- The Washington Times - Monday, September 12, 2005

OSLO — A leftist Red-Green alliance stormed to power yesterday as Prime Minister Kjell Magne Bondevik’s center-right governing coalition conceded defeat in a close vote.

Norwegians opted for the opposition platform that called for more spending of the Nordic nation’s vast oil wealth on social welfare programs, rejecting Mr. Bondevik’s call for tax cuts.

Labor Party leader Jens Stoltenberg, 46, returns to his former post as prime minister with the vote. His center-left alliance, including the Socialist Left and the Center Party, claimed at least 88 seats to the rightists’ 81 seats in the 169-member parliament with 93 percent of the votes counted.

“Personally, I am disappointed that [the government] has not been allowed to continue,” said the 58-year-old Mr. Bondevik late last night.

Mr. Bondevik, a Christian Democrat who has led a three-party coalition government since 2001, had campaigned on promises of further reducing taxes while improving health care and education. Mr. Stoltenberg has ruled out tax cuts and called for more welfare spending.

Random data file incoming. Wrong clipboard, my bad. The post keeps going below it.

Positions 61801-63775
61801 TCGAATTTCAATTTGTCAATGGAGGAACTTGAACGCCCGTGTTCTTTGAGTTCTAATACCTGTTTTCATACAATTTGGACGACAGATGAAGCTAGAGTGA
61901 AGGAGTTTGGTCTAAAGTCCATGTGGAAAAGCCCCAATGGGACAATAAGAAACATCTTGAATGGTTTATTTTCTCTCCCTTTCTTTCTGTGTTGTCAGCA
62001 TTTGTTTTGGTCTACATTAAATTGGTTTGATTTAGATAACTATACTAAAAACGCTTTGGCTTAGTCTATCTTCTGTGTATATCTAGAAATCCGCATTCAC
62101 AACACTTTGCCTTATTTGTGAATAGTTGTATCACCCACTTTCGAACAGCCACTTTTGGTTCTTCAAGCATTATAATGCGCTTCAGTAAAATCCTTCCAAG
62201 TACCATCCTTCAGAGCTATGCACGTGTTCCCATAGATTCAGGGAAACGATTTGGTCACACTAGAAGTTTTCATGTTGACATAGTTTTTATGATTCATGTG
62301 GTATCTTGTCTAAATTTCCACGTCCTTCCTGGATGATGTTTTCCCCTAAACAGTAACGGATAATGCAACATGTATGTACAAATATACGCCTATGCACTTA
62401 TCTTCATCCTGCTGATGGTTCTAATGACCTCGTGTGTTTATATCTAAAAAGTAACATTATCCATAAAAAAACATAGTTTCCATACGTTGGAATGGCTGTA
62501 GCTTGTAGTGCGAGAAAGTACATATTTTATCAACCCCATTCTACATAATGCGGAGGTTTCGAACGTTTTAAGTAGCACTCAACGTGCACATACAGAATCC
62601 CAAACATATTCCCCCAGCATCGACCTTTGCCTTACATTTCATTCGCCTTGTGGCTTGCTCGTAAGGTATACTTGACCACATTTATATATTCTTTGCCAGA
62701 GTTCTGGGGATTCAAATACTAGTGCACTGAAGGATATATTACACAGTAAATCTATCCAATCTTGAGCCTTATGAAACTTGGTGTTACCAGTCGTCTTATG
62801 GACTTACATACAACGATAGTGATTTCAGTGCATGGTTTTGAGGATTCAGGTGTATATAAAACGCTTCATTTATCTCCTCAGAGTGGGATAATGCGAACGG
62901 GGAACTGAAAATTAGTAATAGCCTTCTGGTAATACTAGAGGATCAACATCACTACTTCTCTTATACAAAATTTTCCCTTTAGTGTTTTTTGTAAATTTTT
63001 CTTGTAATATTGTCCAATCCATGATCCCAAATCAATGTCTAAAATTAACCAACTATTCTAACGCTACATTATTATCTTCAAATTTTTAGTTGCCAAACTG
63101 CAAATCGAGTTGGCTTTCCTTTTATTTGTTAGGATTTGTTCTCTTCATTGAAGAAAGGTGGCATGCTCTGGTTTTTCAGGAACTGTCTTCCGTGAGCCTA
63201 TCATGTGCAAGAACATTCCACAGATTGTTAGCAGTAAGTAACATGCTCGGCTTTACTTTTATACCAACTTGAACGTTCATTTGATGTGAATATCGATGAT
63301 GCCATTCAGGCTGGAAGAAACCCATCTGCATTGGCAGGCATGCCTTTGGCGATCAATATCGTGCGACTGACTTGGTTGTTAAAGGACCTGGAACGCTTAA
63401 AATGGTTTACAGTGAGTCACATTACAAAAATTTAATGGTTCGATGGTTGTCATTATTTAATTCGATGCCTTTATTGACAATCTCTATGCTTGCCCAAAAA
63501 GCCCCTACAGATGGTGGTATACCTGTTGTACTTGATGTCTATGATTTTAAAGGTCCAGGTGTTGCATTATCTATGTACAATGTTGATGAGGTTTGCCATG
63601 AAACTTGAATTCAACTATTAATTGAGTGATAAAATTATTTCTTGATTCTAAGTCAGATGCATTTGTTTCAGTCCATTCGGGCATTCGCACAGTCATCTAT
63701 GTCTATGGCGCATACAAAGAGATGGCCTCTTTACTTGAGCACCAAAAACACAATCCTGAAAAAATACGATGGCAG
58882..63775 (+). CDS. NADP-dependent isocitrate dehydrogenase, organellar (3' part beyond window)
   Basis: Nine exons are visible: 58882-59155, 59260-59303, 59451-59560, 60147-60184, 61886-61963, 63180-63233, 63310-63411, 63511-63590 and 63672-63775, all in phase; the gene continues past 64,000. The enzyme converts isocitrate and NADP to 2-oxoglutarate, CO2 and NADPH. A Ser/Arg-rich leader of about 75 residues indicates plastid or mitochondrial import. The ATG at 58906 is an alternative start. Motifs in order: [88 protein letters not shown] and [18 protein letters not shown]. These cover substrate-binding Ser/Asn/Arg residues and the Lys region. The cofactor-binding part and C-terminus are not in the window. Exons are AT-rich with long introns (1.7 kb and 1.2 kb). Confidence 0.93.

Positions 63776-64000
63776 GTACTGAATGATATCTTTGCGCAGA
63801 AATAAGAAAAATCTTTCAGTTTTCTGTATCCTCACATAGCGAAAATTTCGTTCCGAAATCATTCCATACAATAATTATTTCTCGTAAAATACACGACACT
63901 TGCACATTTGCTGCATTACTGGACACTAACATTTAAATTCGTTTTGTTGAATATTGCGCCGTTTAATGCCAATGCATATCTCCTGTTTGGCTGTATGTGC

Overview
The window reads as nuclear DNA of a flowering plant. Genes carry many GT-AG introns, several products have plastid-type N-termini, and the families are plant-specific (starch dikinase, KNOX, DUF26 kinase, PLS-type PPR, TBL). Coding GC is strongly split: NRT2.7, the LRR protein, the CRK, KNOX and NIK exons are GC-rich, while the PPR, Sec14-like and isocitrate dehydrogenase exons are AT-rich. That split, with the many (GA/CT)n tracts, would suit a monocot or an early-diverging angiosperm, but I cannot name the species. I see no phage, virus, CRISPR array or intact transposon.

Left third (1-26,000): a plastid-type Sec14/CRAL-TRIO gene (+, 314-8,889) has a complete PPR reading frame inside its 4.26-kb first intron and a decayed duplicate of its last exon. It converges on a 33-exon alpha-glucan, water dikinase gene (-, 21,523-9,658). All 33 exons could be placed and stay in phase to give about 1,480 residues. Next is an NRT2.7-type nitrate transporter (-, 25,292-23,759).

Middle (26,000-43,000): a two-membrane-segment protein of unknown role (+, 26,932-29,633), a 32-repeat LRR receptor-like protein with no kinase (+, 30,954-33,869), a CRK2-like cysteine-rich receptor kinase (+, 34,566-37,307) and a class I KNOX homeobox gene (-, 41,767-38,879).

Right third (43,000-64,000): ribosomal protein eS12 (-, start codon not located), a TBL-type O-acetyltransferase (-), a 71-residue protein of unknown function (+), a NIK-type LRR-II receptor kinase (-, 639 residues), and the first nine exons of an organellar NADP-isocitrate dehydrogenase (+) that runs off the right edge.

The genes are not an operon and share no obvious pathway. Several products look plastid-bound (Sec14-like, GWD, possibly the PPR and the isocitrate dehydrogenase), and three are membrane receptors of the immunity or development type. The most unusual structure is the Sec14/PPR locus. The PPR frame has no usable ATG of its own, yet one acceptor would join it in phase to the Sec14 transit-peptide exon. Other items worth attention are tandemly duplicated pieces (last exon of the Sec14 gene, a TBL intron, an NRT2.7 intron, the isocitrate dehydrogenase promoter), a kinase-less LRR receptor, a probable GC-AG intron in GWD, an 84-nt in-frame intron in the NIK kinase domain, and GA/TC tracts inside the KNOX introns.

The government has presided over four years of unprecedented prosperity in the country of 4.6 million, and the nation’s wealth has been boosted by a windfall from record-high oil prices.

Debate has raged over how to use the oil income, with the far-right populist Party of Progress saying Norway should tap into the $192 billion fund where it invests surplus oil revenue. Offshore oil platforms have made Norway the world’s third-largest oil exporter, after Saudi Arabia and Russia.

European Union membership, which Norwegian voters rejected in 1994, has not been an issue. Surveys earlier this year showed Norwegians were warming up to joining the union, but opposition increased after French and Dutch voters rejected the EU constitution.

The race was fiercely contested, with two polls published before early voting began in a few districts Sunday giving the opposition bloc, the Red-Green alliance, a majority in parliament. Another, however, predicted Mr. Bondevik’s coalition would control the assembly.

In Oslo, Kari Murberg Martinsen, 42, said she voted for the opposition.

“I am concerned about children and education and think we owe the elderly decent treatment,” she said.

Even if the center-right parties had won a majority, Mr. Bondevik faced rumblings in his own ranks as Party of Progress leader Carl I. Hagen has said he would not accept Mr. Bondevik as prime minister.

Mr. Bondevik’s minority government of Conservatives, Christian Democrats and Liberals took power four years ago with the support of Mr. Hagen’s party, but refused to give it Cabinet posts or any other formal alliance, partly because of its anti-immigration stance.

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